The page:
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0 0.5 1 1.5 2+ Hospitalization, MV -95% Improvement Relative Risk Hospitalization, PSM -105% Hospitalization, delta -100% Hospitalization, omicron -111% Casirivimab/i..  Gershengorn et al.  EARLY TREATMENT Is early treatment with casirivimab/imdevimab beneficial for COVID-19? Retrospective 6,284 patients in the USA Higher hospitalization with casirivimab/imdevimab (not stat. sig., p=0.09) Gershengorn et al., PLOS ONE, December 2022 Favors casirivimab/im.. Favors control

The clinical effectiveness of REGEN-COV in SARS-CoV-2 infection with Omicron versus Delta variants

Gershengorn et al., PLOS ONE, doi:10.1371/journal.pone.0278770
Dec 2022  
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17th treatment shown to reduce risk in March 2021
*, now known with p = 0.000018 from 28 studies, recognized in 42 countries. Efficacy is variant dependent.
No treatment is 100% effective. Protocols combine complementary and synergistic treatments. * >10% efficacy in meta analysis with ≥3 clinical studies.
4,000+ studies for 60+ treatments.
Retrospective 2,083 outpatients in the USA, showing higher risk of hospitalization with casirivimab/imdevimab, without statistical significance. There may be significant unadjusted confounding by indication.
Efficacy is variant dependent. In Vitro research suggests a lack of efficacy for many omicron variants Haars, Liu, Pochtovyi, Sheward, Tatham, VanBlargan.
This study is excluded in the after exclusion results of meta analysis: substantial unadjusted confounding by indication possible.
risk of hospitalization, 95.0% higher, OR 1.95, p = 0.09, treatment 369, control 5,915, adjusted per study, multivariable, day 30, RR approximated with OR.
risk of hospitalization, 104.9% higher, RR 2.05, p = 0.009, treatment 21 of 369 (5.7%), control 41 of 1,476 (2.8%), propensity score matching, day 30, Figure 2, PSM cohort.
risk of hospitalization, 100% higher, RR 2.00, p = 0.07, treatment 11 of 213 (5.2%), control 22 of 852 (2.6%), delta, propensity score matching, day 30, Figure 2, PSM cohort.
risk of hospitalization, 110.5% higher, RR 2.11, p = 0.06, treatment 10 of 156 (6.4%), control 19 of 624 (3.0%), omicron, propensity score matching, day 30, Figure 2, PSM cohort.
Effect extraction follows pre-specified rules prioritizing more serious outcomes. Submit updates
Gershengorn et al., 2 Dec 2022, retrospective, USA, peer-reviewed, 6 authors. Contact:,
This PaperCasirivimab/i..All
The clinical effectiveness of REGEN-COV in SARS-CoV-2 infection with Omicron versus Delta variants
Hayley B Gershengorn, Samira Patel, Tanira Ferreira, Sankalp Das, Dipen J Parekh, Bhavarth Shukla
PLOS ONE, doi:10.1371/journal.pone.0278770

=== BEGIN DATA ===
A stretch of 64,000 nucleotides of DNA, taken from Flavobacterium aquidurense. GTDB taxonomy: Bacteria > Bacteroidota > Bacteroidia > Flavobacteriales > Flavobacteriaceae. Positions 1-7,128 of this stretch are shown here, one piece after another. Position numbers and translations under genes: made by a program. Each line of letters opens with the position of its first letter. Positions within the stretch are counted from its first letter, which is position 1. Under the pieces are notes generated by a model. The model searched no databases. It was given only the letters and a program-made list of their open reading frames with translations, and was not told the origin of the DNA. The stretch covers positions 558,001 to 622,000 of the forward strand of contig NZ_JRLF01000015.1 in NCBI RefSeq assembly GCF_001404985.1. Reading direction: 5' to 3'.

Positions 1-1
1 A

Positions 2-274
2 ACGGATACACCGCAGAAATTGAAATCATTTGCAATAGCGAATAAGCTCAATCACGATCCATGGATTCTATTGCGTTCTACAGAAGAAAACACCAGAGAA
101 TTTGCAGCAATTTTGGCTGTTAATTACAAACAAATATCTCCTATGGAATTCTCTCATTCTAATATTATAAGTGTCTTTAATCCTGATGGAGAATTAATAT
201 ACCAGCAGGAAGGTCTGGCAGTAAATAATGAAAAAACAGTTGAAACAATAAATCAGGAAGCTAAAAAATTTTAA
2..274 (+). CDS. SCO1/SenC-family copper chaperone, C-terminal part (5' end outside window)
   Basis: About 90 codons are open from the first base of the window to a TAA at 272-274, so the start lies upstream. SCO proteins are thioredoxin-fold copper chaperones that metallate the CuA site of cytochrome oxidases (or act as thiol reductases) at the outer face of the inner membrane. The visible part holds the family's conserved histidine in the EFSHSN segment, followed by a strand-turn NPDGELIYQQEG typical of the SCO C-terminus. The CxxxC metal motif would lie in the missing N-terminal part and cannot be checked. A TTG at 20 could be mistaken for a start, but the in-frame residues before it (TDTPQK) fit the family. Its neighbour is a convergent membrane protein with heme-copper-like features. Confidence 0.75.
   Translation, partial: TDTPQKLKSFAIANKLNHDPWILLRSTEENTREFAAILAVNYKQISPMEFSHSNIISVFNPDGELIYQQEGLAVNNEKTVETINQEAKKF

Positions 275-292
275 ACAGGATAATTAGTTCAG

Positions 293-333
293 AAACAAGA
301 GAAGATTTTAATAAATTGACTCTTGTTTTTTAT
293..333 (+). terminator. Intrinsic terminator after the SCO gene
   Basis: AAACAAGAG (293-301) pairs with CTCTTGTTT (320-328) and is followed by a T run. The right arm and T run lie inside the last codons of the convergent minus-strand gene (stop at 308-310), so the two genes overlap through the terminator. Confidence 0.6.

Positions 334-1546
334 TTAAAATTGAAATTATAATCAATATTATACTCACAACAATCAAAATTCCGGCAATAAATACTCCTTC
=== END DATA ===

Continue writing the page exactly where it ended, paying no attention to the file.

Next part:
Background In vitro studies suggesting that REGEN-COV (casirivimab plus imdevimab monoclonal antibodies) had poor efficacy against Omicron-variant SARS-CoV-2 infection led to amendment of REGEN-COV's Emergency Use Authorization to recommend use only in regions without high Omicron prevalence. REGEN-COV's relative clinical effectiveness for Omicron is unknown. Methods and findings We conducted a retrospective cohort study of non-hospitalized adults who tested positive for SARS-CoV-2 by polymerase chain reaction at the
Supporting information S1 Table .
Brehm, Pfefferle, Possel, Karolyi, Zoufaly et al., Clinical efficacy and in vitro neutralization capacity of monoclonal antibodies for SARS-CoV-2 delta and omicron variants, J Med Virol, doi:10.1002/jmv.27916
Cao, Wang, Jian, Song, Yisimayi, Omicron escapes the majority of existing SARS-CoV-2 neutralizing antibodies, Nature, doi:10.1038/s41586-021-04385-3
Chen, Winkler, Case, Aziati, Bricker et al., In vivo monoclonal antibody efficacy against SARS-CoV-2 variant strains, Nature, doi:10.1038/s41586-021-03720-y
Deyo, Cherkin, Ciol, Adapting a clinical comorbidity index for use with ICD-9-CM administrative databases, J Clin Epidemiol, doi:10.1016/0895-4356%2892%2990133-8
Falcone, Tiseo, Valoriani, Barbieri, Occhineri et al., Efficacy of Bamlanivimab/ Etesevimab and Casirivimab/Imdevimab in Preventing Progression to Severe COVID-19 and Role of Variants of Concern, Infect Dis Ther, doi:10.1007/s40121-021-00525-4
Hachmann, Miller, Collier, Ventura, Yu et al., Neutralization Escape by SARS-CoV-2 Omicron Subvariants BA.2.12.1, BA.4, and BA.5, N Engl J Med, doi:10.1056/NEJMc2206576
Keating, Dong, Meko, Visualizing the omicron wave striking and rolling across the country, The Washington Post
Lusvarghi, Pollett, Neerukonda, Wang, Vassell, SARS-CoV-2 BA.1 variant is neutralized by vaccine booster-elicited serum but evades most convalescent serum and therapeutic antibodies, Sci Transl Med, doi:10.1126/scitranslmed.abn8543
Shaughnessy, Emergency Use Authorization 091
Tao, Tzou, Pond, Ioannidis, Shafer, Susceptibility of SARS-CoV-2 Omicron Variants to Therapeutic Monoclonal Antibodies: Systematic Review and Meta-analysis, Microbiol Spectr, doi:10.1128/spectrum.00926-22
Vanblargan, Errico, Halfmann, Zost, Crowe et al., An infectious SARS-CoV-2 B.1.1.529 Omicron virus escapes neutralization by therapeutic monoclonal antibodies, Nat Med, doi:10.1038/s41591-021-01678-y
Ward, Bermingham, Ayoubkhani, Gethings, Pouwels et al., Risk of covid-19 related deaths for SARS-CoV-2 omicron (B.1.1.529) compared with delta (B.1.617.2): retrospective cohort study, BMJ, doi:10.1136/bmj-2022-070695
Weinreich, Sivapalasingam, Norton, Ali, Gao et al., REGEN-COV Antibody Combination and Outcomes in Outpatients with Covid-19, N Engl J Med, doi:10.1056/NEJMoa2108163
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